The goal of the Microbiology Undergraduate Research Fellowship (MURF) program is to increase the number of underrepresented undergraduate students who wish to, and have demonstrated the ability to pursue graduate careers (Ph.D. or MD/Ph.D.) in microbiology. Students will: agree to participate in an undergraduate summer research program at a U.S. based institution,,conduct a research project for a minimum of 10 weeks beginning in the summer .Work with a faculty mentor who is an ASM member, submit a research abstract to the Annual Biomedical Research Conference for Minority Students (ABRCMS),submit a research abstract to ASM for presentation at the ASM General Meeting. Students decide the institution, research area, and level of activity for the summer from the ASM pre-selected host sites. Based on interests, independence, and ability, students will be placed at a host U.S. Institution of the student's choice to conduct basic science research.
The Barbara Jordan Health Policy Scholars Program brings talented college seniors and recent graduates to Washington, D.C., where they are placed in congressional offices and learn about health policy issues, with a focus on issues affecting racial and ethnic minority and underserved communities. Through the eleven-week program, Scholars gain knowledge about federal legislative procedure and health policy issues, while further developing their critical thinking and leadership skills. In addition to gaining experience in a congressional office, Scholars participate in seminars and site visits to augment their knowledge of health care issues, and write and present a health policy research memo that addresses a problem of concern to disadvantaged populations.
PURPOSEThe Henry J. Kaiser Family Foundation established the Barbara Jordan Health Policy Scholars Program at Howard University to honor the legacy of former Foundation Trustee and Congresswoman Barbara Jordan and to expand the pool of students in the field of health policy who are interested in issues affecting racial and ethnic minority and underserved communities. As a member of the United States Congress and the Texas State Legislature, Barbara Jordan's distinguished career was exemplified by her tireless advocacy on behalf of vulnerable populations. She brought this passion to her work, inspiring others to become involved in addressing challenging health policy issues.
Eligible candidates must be U.S. citizens who will be a senior or a recent graduate of an accredited U.S. college or university. Graduate students and individuals with an advanced degree are not eligible to apply. Successful applicants will show evidence of academic achievement and will demonstrate the following: Be a member of a population that is adversely affected by racial or ethnic disparities in health; and/or have experience working in or with programs that address health issues disproportionately affecting racial and ethnic minorities or underserved communities (e.g. local health departments, community health centers, inner city/rural hospitals or organizations that conduct research on or develop policy related to health or healthcare disparities) or have done previous academic work (e.g. taken courses, written papers or participate in research projects) related to health disparities.
Since 2003, undergraduate students from across the country have been coming to the Boyce Thompson Institute and Cornell University to participate in our 10-week summer internship program. Select local (Tompkins County) High School students also participate in a similar internship program for 6 weeks. The internship program involves students in laboratory-based Plant Genome Research Projects (PGRP). By participating in PGRP summer internships, students gain a broader knowledge of plant genetics, take away a better understanding of genuine scientific research and connect with others that are interested in careers in science and research. Students in the internship program will have the opportunity to:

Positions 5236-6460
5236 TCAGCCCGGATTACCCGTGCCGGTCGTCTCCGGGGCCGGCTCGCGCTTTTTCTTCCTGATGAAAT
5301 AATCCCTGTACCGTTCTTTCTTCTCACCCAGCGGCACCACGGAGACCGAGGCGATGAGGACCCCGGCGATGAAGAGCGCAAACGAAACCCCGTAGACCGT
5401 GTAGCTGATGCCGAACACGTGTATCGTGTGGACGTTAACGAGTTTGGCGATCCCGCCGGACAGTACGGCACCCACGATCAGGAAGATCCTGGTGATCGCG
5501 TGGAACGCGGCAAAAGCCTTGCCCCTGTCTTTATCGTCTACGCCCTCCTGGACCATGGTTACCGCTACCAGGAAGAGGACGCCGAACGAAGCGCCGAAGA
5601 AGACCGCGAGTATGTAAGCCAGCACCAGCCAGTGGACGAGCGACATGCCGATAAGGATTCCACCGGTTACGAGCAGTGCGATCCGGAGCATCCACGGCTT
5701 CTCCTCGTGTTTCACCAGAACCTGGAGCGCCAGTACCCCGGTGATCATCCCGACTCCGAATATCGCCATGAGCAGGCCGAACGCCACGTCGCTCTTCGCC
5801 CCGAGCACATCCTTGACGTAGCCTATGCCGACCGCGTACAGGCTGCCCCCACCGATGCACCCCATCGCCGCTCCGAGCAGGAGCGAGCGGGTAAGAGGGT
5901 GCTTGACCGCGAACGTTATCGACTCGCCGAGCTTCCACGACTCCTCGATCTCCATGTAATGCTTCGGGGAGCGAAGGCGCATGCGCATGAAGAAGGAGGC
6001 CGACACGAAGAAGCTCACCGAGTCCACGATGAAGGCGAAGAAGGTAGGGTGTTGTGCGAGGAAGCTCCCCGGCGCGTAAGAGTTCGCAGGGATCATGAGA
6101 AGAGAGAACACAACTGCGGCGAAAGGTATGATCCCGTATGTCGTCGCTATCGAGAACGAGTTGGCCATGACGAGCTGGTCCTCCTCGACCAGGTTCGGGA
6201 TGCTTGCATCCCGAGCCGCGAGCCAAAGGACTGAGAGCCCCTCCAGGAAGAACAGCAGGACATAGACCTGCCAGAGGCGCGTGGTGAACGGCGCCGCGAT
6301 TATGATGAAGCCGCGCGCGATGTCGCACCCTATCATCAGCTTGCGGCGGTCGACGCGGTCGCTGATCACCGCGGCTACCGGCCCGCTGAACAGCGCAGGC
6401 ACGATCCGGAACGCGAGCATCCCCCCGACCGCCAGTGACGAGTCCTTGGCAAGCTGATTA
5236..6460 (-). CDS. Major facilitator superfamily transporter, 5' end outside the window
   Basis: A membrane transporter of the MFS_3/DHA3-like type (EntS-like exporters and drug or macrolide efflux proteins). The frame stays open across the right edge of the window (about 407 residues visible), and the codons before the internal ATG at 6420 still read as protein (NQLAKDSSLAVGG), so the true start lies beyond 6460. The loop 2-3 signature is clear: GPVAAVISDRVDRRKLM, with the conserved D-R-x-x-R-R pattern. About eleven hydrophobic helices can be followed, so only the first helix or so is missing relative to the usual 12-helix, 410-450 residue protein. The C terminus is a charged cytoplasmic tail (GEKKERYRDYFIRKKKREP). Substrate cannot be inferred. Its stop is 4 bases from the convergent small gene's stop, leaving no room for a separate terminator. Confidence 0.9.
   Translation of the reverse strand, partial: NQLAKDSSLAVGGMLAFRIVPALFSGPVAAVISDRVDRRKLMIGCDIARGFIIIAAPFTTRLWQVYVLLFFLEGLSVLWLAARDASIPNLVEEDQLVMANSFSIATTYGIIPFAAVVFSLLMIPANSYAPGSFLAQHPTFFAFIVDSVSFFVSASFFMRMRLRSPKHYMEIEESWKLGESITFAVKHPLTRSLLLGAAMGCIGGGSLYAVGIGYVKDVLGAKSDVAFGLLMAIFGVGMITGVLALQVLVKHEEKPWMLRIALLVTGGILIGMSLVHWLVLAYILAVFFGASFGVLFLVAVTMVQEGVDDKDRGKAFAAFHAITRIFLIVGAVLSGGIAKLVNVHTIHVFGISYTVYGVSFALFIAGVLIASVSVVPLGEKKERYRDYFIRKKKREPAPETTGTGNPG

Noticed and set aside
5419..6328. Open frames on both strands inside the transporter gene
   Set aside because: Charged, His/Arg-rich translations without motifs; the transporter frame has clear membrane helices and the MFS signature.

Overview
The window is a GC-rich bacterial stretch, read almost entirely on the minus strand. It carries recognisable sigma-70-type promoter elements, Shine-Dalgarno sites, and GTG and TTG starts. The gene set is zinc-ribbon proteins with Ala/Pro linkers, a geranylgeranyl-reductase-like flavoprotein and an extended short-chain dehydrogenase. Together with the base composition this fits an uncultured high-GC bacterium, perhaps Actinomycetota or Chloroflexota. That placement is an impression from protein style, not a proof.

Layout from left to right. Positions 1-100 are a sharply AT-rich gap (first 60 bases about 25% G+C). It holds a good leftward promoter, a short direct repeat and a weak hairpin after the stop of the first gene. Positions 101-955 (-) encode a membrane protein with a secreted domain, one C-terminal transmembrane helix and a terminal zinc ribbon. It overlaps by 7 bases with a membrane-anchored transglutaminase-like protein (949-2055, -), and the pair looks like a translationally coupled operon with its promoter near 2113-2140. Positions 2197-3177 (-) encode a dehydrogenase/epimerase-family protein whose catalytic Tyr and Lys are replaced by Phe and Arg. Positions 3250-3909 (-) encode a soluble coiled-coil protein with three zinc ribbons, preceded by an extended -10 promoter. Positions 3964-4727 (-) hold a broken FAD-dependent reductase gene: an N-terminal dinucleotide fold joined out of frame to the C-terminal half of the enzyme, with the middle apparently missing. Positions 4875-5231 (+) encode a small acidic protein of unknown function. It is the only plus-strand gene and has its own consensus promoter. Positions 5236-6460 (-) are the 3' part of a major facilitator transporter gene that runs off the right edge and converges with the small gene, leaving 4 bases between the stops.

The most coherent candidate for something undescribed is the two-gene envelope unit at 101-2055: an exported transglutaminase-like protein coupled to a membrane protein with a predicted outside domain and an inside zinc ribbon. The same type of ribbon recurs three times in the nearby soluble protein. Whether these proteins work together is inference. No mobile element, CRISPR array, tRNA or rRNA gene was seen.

The fellowship program is sponsored by the U.S. Department of Education Fund for Improvement of Postsecondary Education (FIPSE) and the Brazilian Ministry of Education's Office for Improvement of Higher Education Personnel (CAPES). The program is cosponsored in the United States by Wright State University and Central State University in Ohio and Wake Forest University and Winston-Salem State University in North Carolina. Brazilian partners are Federal University of Minas Gerais, University of São Paulo, Federal University of Rio Grande do Sul and São Judas Tadeu University.
The purpose of the program is to train U.S. students in integrative biology and to strengthen interchange of cultural and scientific values to widen the horizons of participants. Emphasis is on increasing diversity in the sciences by including schools with large minority populations as partners.
The program is flexible for start dates. The plan is for a group of students to go together to Brazil for a one semester program. Program participants will receive financial support for housing and travel. Students will pay tuition at their home institution and will receive credit for the courses taken in Brazil. The fellowship program is sponsored by the U.S. Department of Education Fund for Improvement of Postsecondary Education (FIPSE). Students will pay tuition at their home institutions and receive credit for the courses taken in Brazil.
Student must be United State citizenship or be a permanent resident of the United States; status as an undergraduate or graduate student in good standing at one of the U.S. partn r schools; and completed at least one quarter or semester of Portuguese language training (POR 111: Essentials of Portuguese) or have equivalent proficiency. Under-represented minorities are encouraged to apply.
Please contact the program administrator for details on dates, eligibility and deadlines.
Participating in a Health Care Careers Enrichment Program is an excellent way to learn what it’s like to work in that field. It gives you invaluable experience and personal contacts - plus it can increase your chances of being accepted into the health professions program of your dreams.
For additional enrichment programs in the field of health policy, see the National Institute of Health’s list of Student Programs and the Kaiser Family Foundation’s online directory of health policy fellowship opportunities. Also see the section on Health Policy Topics in Issues in Healthcare on this website.
Last updated: February 27, 2015